Agreed. I loved this drama. I thought every character and the actors who played them were terrific. While many characters were despicable and difficult to like, you couldn’t take away the great job the actor(s) did in portraying them.
Ruyi was the star of this series. How could you not love and adore her? I keep wondering if Zhou Xun is anything like her. There was a few things that aggravated me about the story line that I wish would have been addressed but never were. The most glaring was the fact that the concubines in the harem were constantly framing Ruyi for dirty deeds they concocted and, not only did the Emperor never catch on that these false accusations were plotted by his jealous consorts within the harem, but Ruyi, herself, never brought it up to Qianlong that the women were constantly framing her. A simple, “Oh, what is it this time?” when new accusations were brought up once again would have been warranted! As for the shows execution, the scenery was beautiful, the clothing was exquisite, the food looked terrific and delicious and the formality of gentleness and propriety between the characters was a refreshing reminder of how interactions between people long ago was so much more preferable than speech is today.
I have to add a few favorites here since I think that, without them, the drama would have lacked an emotional connection that was truly needed to offset the coldness and unaffectionate nature of the era and the Empire.
Ruyi was an intelligent and emotional person. Formality and etiquette didn’t allow her to express those emotions and her relationship with Qianlong suffered because of his coldness and lack of affection towards her. But, she was able to bestow her love thru her kindness to the people who knew her well and had no reason to destroy her. My favorite relationships for Ruyi were the ones between her and Suoxin, Rong Pei, Ling Yuchen, Li Yu, Jiang Yubin and, especially, Hailan. And, while everyone in this drama was exceptionally handsome or beautiful, I can’t help saying that Zhilei Xin is totally gorgeous! Thank you for a wonderful production!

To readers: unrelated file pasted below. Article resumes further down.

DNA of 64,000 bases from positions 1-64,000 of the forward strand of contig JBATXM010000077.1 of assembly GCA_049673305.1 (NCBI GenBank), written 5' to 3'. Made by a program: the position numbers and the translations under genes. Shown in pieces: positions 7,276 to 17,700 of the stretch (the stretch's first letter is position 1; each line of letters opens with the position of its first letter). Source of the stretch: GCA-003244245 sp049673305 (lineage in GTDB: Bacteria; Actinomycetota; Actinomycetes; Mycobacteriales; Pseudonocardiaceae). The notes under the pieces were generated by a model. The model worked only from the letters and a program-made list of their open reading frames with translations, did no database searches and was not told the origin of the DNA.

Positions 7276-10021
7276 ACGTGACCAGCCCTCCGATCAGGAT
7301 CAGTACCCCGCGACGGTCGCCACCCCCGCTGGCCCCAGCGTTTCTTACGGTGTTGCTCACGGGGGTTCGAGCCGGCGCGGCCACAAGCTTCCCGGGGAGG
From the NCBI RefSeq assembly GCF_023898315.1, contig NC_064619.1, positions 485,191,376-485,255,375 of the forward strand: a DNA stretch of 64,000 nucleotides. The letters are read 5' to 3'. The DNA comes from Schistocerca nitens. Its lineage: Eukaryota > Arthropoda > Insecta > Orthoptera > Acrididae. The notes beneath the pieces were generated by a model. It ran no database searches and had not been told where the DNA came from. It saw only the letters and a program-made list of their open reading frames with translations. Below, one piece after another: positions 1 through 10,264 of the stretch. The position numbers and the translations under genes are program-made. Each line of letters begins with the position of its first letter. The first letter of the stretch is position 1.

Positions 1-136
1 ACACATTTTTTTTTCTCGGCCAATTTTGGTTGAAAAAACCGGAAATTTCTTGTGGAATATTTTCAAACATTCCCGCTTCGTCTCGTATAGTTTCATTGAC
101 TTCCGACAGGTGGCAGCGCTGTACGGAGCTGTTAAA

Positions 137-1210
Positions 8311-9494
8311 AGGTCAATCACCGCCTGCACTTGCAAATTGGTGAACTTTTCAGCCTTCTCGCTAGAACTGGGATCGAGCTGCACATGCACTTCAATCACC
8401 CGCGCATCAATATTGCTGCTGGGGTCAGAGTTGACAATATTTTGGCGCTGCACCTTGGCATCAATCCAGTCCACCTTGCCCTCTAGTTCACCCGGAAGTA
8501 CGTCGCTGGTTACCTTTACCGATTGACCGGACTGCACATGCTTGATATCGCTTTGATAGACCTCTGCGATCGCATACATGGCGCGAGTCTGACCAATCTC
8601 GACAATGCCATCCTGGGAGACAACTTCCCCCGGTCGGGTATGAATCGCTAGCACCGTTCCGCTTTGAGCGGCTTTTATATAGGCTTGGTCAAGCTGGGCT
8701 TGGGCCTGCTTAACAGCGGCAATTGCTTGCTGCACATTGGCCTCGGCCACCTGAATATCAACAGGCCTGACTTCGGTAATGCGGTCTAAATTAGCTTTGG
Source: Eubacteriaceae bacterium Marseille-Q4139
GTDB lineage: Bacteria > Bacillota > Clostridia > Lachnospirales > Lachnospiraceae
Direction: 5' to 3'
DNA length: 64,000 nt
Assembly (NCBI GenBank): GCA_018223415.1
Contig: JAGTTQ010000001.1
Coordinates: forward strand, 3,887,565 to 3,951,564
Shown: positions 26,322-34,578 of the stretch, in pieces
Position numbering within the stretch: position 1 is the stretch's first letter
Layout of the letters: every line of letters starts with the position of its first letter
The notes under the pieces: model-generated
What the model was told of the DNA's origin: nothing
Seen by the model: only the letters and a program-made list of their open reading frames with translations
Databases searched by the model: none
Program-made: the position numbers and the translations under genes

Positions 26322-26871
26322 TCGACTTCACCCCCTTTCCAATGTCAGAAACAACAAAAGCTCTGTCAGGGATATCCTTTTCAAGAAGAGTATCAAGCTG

I loved the series. Ruyi, in the historical drama, chose to live from a place of compassion, kindness and humility. She shows the Higher Self of how powerful a woman can be in her only choices available to her. And she chose to love, but also to be free of the attachment to power, hatred and greed. While I love watching these dramas- each one seems to have some lessons to learn. In this one, I think it showed that the old system of male domination and having so many concubines with their supreme rights sets up the characters to be competitive, vicious and cruel. But they each have their own reasons to choose goodness or evil. They are all striving to reach goal in a golden cage, the Forbidden City with the only tools at their disposal. While I don’t know how factual this story is, I ended up really dispising the emperor. He never could move through his consciousness to see how his pride and sense of self stood in the way of authentic relationship. He never gave her the due and respect she deserved throughout the 2nd half. It really took until his moment of death, for the blossoms to come back on the plum tree. Karma wise-something must have shifted energetically between the two that repaired that which was broken. Sometimes we can’t see things while we are human, but in death, through our release- all things Unknown can become Known perhaps..
darla z haviland
This was my second Chinese series, first being Empresses of the Palace. I thought both were excellent, although this series did have two many “soap opera” moments and some true overacting by some of the consorts. The standouts were The Empress, Yunche, Consort Jia although most of the performances were very good. It truly immersed you in ancient Chinese culture and made you feel you were there. I cried a lot in a few scenes towards the end and it honestly took me by surprise as I didn’t think I was quite so invested in the characters. I guess that’s the mark of a truly good drama.